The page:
A shareholder’s agreement is a set of rules and conditions that affect a running of a company. Basically if you have a company with more than one shareholder, then this document is absolutely necessary to preserve the company and its relationships with the shareholder and directors, where you have external stewards running the company for you.
So what does it do? Unlike the articles of association, this provides a more detailed set of rules and covers most scenarios that may effect a company during its lifetime. During the life a of company a lot can happen and people’s circumstances change all the time.
The most common change of circumstance is a divorce or remarriage. However what people rarely consider is incapacitation, ill health, or long term illness.
When this happens, then you need a shareholder’s agreement to give guidance on how to deal with such circumstances, and stabilise the business providing stability and giving your creditors a level of comfort to continue their business with you. This is particularly important where your business is a property business, and your main creditors are your mortgage providers who would all have a charge on the assets. If you have a long term illness or are incapacitated in any way, your business bank account will be frozen within 24 hours of been notified, which means your direct debits will not be paid, and hence your mortgage payments. These days if you miss two consecutive payments your mortgage lender will apply for a possession order. Though the application can take few more months, the clock starts ticking from the moment the bank gets notified. Historically, the courts have been reluctant to give any such orders, in which case the lenders have tried to enforce the personal guarantees, which could put everything you own at risk, as they can then file for bankruptcy.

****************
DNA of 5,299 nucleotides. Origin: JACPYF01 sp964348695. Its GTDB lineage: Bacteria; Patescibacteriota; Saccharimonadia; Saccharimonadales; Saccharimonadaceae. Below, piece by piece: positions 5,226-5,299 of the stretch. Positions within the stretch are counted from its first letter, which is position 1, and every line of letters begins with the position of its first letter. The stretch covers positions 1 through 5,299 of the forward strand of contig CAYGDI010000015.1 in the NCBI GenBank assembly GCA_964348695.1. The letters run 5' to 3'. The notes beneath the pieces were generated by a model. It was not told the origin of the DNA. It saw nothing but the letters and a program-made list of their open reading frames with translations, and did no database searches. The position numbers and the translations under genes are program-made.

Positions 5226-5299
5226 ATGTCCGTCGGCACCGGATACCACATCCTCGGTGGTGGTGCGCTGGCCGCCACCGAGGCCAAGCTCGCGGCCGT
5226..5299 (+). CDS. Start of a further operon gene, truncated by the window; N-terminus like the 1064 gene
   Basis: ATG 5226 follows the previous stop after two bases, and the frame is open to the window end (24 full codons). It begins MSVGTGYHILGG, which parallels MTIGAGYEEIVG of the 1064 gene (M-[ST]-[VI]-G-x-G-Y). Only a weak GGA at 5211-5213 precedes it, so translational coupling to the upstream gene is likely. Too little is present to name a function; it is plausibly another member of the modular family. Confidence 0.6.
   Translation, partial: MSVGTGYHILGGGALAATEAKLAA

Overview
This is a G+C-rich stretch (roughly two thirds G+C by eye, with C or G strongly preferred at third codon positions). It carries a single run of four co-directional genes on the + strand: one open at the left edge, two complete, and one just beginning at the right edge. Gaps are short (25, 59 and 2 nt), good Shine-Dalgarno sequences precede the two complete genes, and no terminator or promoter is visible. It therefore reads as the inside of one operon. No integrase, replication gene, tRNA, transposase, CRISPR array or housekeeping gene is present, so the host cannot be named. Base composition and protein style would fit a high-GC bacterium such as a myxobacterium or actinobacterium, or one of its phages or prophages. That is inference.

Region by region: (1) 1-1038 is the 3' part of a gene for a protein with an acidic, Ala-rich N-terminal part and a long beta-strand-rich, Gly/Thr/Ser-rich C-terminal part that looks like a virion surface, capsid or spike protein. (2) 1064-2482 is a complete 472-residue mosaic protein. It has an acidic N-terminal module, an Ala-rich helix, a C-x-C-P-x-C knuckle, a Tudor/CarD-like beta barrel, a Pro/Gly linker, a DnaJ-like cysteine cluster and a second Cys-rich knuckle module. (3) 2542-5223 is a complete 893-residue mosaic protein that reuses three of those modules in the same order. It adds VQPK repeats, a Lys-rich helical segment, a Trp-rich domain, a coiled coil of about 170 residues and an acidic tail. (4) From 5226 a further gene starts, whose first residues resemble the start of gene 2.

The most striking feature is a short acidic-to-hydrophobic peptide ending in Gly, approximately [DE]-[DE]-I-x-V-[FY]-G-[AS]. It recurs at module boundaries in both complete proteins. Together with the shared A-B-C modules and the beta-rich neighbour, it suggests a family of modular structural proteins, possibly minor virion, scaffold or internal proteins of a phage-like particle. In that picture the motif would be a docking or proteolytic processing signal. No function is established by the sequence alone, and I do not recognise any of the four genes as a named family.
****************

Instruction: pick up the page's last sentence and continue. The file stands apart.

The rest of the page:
A shareholder’s agreement could prevent this, as you can nominate a person or a company to manage your business for you, giving them clear directions to cover how they should deal with various scenarios they may face in running your business for you including any remuneration for their services. However a shareholder’s agreement alone will not deal with such situations.
A Business Power of Attorney
Normally people have a Power of Attorney to cover their wealth, i.e. money and property, and health, i.e. health and welfare. The money and property Power of Attorney will suffice if you are a sole director/ proprietor in your business. However if you have multiple shareholders and directors, then you will need a Business Power of Attorney to provide a business continuity and protect your own interests in the business. The actual process is very simple and the government current fee is only £82 to register such with Office of Public Guardian.
What it does?
It gives the person who you authorise to act on your behalf, and execute agreements, etc, as you would, managing your business affairs on your behalf. If your bank account gets frozen then this document will be required for you to get the account fully operative, and it will assist you with getting mandated for bank transaction purposes.
What a Business Power of Attorney also does is it tells the other directors and shareholders that you have someone in place to help manage your interests in the business. In cases of disputes and disagreements, this could be particularly useful in resolving matters.
Get in touch if you need further advice and guideance on setting up a shareholders agreement and business power of attorney.